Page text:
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New ‘marker’ to help tackle fuel laundering

FTA welcomes introduction of new product to ‘mark’ rebated fuels such as off-highway red diesel

‘THIS is good news and will help reduce fuel laundering,’ was the response from the Freight Transport Association (FTA) following the announcement by the UK and Ireland governments that they are to introduce a marker that will help tackle fuel fraud.

The product will be used to mark rebated fuels, including the off-road diesel commonly known in the UK as ‘red diesel’, in a move that will boost both countries’ fight against illegal fuel laundering.

 

The marker will help HM Revenue and Customs (HMRC) and the Irish Revenue Commissioners tackle the criminal market in off-road diesel, which is marked with a red dye in the UK and a green dye in Ireland, and also kerosene, primarily used for heating oil.

Seamus Leheny, the FTA’s policy & membership relations manager - Northern Ireland, said: ‘FTA welcomes any effort that can help reduce or eliminate fuel laundering, and we are sure the announcement of this marker will go a long way towards helping.’

HMRC has reported that it is stepping up its fight against fraud, stating that the new marker will make rebated fuel much harder for fraudsters to ‘launder’ and sell on at a profit, adding that the introduction of a more robust marker will ensure it is far harder to remove.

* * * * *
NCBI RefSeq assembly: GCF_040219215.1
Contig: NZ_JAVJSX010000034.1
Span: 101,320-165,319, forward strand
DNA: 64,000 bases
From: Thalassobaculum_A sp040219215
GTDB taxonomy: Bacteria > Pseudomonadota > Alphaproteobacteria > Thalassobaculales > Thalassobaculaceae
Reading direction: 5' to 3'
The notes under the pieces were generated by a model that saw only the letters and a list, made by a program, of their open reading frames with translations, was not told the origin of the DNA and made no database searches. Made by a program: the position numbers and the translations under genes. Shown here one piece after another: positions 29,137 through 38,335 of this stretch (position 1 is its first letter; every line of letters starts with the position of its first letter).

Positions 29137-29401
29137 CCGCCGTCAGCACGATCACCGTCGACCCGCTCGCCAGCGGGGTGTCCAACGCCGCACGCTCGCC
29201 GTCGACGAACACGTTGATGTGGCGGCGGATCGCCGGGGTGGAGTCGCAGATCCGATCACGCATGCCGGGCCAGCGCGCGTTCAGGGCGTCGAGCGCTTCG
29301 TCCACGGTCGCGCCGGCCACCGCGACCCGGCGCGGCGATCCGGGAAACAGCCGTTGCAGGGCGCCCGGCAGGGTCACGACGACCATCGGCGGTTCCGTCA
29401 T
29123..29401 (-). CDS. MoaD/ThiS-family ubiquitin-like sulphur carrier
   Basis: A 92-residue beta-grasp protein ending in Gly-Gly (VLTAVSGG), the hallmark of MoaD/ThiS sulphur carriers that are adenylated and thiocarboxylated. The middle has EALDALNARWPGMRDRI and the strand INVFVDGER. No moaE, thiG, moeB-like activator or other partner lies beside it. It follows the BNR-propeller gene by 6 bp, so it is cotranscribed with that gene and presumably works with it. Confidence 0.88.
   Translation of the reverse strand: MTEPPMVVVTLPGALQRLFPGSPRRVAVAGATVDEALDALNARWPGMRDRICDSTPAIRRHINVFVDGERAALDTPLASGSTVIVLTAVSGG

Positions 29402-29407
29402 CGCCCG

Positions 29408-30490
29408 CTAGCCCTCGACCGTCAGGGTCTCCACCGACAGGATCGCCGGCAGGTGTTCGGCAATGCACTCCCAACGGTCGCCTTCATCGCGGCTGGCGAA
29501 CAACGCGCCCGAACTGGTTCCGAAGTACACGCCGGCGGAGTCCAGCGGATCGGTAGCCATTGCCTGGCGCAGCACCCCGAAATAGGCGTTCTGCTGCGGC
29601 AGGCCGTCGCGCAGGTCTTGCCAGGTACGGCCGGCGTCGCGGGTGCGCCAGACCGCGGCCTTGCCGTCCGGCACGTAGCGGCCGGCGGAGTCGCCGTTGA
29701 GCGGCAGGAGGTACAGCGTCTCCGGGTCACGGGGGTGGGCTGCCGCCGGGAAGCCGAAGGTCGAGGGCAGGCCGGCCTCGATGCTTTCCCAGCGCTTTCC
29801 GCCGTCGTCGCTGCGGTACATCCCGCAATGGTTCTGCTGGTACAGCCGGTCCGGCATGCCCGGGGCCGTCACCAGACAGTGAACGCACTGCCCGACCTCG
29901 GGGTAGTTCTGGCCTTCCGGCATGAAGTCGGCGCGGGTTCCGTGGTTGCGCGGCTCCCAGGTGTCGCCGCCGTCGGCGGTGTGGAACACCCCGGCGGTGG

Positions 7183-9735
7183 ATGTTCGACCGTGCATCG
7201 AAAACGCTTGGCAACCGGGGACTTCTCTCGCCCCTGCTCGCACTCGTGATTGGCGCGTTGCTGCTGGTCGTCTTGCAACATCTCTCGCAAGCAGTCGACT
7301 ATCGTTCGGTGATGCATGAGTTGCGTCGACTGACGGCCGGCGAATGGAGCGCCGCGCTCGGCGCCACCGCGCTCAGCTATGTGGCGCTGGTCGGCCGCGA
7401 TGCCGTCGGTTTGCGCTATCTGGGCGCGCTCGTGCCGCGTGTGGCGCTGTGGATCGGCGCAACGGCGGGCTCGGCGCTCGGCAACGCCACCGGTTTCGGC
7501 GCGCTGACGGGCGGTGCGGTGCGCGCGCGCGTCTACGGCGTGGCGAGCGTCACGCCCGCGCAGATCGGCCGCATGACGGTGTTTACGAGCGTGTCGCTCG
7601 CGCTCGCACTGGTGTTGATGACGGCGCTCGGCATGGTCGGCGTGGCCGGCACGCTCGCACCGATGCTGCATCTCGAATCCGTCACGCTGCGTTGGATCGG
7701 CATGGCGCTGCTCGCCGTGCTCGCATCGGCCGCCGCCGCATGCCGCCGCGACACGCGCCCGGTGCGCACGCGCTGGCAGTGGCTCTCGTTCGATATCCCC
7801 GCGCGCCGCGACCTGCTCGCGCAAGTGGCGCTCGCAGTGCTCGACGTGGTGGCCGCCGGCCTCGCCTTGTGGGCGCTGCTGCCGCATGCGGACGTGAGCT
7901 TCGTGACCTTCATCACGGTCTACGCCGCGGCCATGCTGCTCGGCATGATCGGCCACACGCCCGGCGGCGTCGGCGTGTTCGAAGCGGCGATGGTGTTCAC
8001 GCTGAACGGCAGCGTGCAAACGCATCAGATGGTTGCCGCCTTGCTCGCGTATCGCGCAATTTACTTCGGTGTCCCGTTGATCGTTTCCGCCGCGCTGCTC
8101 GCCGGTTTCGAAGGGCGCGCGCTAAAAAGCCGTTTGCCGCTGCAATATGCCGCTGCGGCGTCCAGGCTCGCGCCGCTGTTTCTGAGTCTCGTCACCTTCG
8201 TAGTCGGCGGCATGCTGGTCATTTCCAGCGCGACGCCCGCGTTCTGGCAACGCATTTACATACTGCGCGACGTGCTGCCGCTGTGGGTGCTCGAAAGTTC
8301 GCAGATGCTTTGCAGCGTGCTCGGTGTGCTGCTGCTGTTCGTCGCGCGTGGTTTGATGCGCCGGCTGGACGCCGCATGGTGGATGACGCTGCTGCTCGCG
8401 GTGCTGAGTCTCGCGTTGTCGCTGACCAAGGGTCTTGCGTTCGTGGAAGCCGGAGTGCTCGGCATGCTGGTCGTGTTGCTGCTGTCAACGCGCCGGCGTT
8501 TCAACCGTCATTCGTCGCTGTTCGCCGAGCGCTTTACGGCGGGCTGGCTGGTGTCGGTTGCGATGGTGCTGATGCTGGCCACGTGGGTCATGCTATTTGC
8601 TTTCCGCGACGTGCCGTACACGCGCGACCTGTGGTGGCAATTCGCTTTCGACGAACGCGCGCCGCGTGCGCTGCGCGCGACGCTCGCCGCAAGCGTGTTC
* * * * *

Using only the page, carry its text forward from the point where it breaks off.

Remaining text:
The FTA has long campaigned against fuel laundering, outlining the enormous financial loss to HMRC and the Irish Revenue through the use of illicit and washed diesel, and the huge damage the issue causes to compliant operators.

Mr Leheny added: ‘Fuel represents approximately 40% of operating costs for transport operators, hence legitimate operators in Northern Ireland are at a distinct disadvantage when competing against those that illegally use laundered diesel.’

The FTA has outlined suggested accompanying measures that it considers are also required, including: removal of haulage licences from operators found using laundered fuel; confiscation and sale of any vehicles found using laundered fuel, even where it is a first-time offence; confiscation and sale of land/premises where fuel laundering is taking place, even where it is a first-time offence; and minimum prison sentencing for those involved in fuel laundering.

Mr Leheny concluded: ‘Vigilance will be key in helping this marker to work successfully. Fuel launderers are determined to ‘out-smart’ such initiatives and the FTA is calling on the authorities to make enforcement measures against such criminal activities robust.’

The use of illicit diesel is estimated to represent 12% of the market share in Northern Ireland and about 2% in the rest of the UK.

 

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